Kane In Your Corner: Stock market problems open doors for scams

Outside the New York Stock Exchange

Outside the New York Stock Exchange (8/24/15)

MONTCLAIR - The recent sell-off on Wall Street could put your life savings at risk, in more ways than one. When the market plummets, consumer advocates tell Kane In Your Corner that investors are more likely to get scammed by shady financial advisors.

One of their biggest pieces of advice: avoid high pressure sales tactics. "Definitely a red flag," says Bob Russo, president of the Consumers League of New Jersey. "Take your time, get second opinions, ask other financial advisors or family members and friends, others you normally ask what you should do with your money."

Also, be wary of "free investment seminars." While some may offer solid advice, many end in high pressure sales pitches.

Be suspicious of investments that supposedly offer risk-free guaranteed returns, experts say. Several financial professionals tell Kane In Your Corner that these days, legitimate risk-free investments tend to return a maximum of 3 percent a year, so if someone is offering to triple that return with absolutely no risk, it should be a red flag.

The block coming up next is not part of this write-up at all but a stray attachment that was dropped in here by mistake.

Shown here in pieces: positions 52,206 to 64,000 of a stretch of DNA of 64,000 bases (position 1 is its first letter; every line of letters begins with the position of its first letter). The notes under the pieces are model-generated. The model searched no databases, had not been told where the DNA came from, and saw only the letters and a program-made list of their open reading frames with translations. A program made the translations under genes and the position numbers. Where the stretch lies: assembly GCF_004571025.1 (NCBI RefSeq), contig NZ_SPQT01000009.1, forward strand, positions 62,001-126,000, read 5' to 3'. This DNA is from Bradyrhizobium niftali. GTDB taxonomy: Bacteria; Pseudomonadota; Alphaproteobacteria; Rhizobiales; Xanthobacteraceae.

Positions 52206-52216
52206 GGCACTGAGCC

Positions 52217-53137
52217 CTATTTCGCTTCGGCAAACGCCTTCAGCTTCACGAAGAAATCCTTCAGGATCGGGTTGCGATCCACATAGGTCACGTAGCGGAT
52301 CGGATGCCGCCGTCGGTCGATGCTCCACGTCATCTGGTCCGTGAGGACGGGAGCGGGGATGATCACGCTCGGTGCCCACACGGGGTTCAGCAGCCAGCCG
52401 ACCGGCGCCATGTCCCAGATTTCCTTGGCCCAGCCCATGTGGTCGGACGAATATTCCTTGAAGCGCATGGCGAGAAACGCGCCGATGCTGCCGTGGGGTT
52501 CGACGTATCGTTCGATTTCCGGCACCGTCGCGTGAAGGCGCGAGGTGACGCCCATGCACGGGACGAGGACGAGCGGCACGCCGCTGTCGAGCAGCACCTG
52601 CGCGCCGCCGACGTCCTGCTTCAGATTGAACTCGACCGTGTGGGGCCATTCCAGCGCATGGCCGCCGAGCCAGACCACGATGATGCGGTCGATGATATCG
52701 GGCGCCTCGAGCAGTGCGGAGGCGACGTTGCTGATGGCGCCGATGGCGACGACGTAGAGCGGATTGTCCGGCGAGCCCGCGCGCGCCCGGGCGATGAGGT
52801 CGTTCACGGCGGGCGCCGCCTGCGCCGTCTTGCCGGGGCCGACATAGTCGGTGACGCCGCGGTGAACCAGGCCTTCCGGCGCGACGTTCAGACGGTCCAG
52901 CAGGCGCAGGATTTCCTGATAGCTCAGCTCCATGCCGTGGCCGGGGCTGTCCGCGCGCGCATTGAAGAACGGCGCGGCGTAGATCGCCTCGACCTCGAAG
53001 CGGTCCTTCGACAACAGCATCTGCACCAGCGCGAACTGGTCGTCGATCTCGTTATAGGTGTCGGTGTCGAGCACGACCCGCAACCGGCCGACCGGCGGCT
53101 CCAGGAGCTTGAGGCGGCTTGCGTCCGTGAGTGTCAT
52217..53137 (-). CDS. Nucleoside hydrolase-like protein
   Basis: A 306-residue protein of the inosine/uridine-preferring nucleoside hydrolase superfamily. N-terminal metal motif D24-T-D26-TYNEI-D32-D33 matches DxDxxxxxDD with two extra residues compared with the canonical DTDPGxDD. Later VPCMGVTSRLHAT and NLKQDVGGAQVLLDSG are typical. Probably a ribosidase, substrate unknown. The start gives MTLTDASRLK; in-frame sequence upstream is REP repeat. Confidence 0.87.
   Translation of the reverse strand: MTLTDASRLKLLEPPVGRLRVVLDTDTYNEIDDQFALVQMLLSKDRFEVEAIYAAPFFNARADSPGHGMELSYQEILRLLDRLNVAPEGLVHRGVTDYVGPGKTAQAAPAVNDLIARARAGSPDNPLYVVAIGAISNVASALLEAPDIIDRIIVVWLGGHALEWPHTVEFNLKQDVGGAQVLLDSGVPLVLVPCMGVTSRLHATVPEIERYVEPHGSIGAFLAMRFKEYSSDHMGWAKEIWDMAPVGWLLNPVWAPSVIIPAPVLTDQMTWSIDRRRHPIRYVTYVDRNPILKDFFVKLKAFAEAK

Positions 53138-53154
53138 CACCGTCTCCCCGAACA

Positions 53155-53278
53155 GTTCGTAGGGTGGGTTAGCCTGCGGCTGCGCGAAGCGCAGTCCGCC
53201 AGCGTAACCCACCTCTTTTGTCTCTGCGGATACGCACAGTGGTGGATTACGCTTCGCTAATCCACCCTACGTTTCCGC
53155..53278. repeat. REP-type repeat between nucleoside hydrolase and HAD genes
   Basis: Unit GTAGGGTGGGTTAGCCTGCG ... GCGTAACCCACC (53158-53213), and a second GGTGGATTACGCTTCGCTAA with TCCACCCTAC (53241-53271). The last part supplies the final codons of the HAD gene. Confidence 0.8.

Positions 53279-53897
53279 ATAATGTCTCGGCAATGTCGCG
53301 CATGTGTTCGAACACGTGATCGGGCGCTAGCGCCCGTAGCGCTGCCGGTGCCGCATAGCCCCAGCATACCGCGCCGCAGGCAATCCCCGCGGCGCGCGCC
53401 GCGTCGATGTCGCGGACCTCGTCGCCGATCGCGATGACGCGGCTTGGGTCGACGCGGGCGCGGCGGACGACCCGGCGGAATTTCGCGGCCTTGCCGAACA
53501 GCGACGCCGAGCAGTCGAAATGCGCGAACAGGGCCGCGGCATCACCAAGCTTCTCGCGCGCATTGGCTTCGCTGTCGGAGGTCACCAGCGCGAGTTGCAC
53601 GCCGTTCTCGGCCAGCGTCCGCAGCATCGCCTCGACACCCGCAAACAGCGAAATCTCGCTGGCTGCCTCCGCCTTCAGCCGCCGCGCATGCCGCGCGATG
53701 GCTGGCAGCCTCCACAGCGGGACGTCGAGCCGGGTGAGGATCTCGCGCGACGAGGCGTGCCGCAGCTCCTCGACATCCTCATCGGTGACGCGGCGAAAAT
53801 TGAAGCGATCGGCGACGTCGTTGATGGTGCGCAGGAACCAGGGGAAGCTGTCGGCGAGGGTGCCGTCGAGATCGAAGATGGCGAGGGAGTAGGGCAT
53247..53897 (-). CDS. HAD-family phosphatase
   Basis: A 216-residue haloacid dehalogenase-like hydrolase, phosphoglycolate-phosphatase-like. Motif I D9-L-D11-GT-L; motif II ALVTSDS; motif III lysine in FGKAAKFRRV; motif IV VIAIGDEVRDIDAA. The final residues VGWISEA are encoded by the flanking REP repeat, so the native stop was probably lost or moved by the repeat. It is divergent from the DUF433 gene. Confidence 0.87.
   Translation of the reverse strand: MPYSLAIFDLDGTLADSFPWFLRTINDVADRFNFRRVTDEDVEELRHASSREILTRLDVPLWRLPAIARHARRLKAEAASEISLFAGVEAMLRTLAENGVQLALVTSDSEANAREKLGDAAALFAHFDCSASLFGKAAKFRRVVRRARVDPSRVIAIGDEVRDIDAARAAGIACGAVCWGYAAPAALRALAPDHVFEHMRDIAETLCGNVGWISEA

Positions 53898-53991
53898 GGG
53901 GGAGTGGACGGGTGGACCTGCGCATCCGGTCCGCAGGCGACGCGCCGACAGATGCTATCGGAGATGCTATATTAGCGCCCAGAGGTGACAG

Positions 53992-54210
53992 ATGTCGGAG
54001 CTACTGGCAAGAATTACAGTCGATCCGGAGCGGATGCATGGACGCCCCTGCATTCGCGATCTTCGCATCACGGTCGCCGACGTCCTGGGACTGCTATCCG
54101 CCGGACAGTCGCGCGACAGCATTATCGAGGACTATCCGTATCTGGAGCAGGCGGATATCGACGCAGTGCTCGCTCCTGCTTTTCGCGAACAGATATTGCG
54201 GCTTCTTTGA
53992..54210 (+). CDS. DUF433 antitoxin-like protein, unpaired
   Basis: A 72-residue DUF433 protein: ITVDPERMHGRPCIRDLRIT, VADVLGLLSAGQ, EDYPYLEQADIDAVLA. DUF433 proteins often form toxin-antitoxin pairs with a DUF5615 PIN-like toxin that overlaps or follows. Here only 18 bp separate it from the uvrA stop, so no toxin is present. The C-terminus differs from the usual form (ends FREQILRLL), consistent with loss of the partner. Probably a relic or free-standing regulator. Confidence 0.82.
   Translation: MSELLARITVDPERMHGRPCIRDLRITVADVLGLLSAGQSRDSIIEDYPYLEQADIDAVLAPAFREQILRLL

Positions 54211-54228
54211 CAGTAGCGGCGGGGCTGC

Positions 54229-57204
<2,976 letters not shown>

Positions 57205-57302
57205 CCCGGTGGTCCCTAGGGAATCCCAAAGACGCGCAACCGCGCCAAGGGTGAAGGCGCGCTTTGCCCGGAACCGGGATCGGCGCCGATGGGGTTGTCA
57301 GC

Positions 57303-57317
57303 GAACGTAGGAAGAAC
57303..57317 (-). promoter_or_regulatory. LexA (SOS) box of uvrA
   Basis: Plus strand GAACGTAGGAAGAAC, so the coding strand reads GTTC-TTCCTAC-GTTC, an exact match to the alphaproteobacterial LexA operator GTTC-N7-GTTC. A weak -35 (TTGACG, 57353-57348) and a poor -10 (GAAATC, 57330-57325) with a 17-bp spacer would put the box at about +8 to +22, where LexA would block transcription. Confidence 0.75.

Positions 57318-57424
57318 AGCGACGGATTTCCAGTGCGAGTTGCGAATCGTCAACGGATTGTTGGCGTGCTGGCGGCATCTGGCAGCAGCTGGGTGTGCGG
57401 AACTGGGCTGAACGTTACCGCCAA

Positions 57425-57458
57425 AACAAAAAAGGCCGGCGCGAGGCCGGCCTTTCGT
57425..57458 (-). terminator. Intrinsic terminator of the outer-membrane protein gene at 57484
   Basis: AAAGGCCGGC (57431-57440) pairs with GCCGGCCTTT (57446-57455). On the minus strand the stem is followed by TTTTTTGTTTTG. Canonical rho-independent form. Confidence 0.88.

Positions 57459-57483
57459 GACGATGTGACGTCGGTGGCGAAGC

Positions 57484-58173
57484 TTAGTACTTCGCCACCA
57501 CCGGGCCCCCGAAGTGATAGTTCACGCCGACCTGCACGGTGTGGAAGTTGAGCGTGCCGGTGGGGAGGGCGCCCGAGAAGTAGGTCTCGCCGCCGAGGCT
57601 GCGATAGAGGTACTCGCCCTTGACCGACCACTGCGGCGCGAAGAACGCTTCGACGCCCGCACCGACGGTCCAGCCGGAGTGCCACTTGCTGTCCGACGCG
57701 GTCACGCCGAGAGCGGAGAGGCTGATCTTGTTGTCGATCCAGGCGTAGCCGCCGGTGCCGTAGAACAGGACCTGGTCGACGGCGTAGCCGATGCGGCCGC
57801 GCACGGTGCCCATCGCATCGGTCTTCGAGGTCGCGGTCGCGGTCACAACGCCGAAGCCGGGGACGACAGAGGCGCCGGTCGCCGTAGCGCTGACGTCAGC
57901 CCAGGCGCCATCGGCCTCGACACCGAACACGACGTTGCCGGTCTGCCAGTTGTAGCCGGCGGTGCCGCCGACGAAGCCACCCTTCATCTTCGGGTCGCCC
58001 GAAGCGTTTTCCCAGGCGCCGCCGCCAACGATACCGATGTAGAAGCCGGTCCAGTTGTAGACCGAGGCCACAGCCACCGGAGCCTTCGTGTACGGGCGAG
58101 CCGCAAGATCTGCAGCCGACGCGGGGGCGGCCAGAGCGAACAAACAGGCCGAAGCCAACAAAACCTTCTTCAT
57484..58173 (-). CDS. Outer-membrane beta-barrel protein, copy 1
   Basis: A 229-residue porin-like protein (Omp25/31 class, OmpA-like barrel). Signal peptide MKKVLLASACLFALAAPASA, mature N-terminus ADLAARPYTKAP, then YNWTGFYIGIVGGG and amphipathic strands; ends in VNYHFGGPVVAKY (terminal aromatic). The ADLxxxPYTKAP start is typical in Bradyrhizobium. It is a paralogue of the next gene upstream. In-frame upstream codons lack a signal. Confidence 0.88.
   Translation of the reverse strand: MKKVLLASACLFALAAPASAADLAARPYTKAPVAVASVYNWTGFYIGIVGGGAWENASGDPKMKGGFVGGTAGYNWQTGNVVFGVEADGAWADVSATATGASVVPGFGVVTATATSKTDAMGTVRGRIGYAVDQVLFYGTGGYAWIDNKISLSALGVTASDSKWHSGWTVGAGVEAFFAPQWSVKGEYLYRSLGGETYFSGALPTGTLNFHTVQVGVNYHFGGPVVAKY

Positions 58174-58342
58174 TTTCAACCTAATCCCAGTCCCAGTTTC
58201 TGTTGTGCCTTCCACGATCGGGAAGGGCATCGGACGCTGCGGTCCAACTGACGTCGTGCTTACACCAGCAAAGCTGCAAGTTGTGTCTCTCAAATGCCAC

Before you hire a financial advisor, check their credentials. Brokers have to be registered with the Financial Industry Regulatory Authority. FINRA also offers an online database where consumers can learn if a broker is licensed or has faced disciplinary action. Investment advisors must be registered with the state of New Jersey and the U.S. Securities and Exchange Commission.

Finally, if you already have a financial professional advising you, experts offer two pieces of advice. Beware of anyone offering a chance to make up all the losses of the past several days in a single investment: investing is a long-term proposition and high-risk "double or nothing" investments are not suitable for the vast majority of consumers. And keep an eye out for "churning," a practice where unscrupulous brokers make excessive trades on a client's behalf, often for no apparent logical reason. Brokers generally get paid a commission per transaction, so a large number of unnecessary trades will cost a consumer money at the broker's expense.

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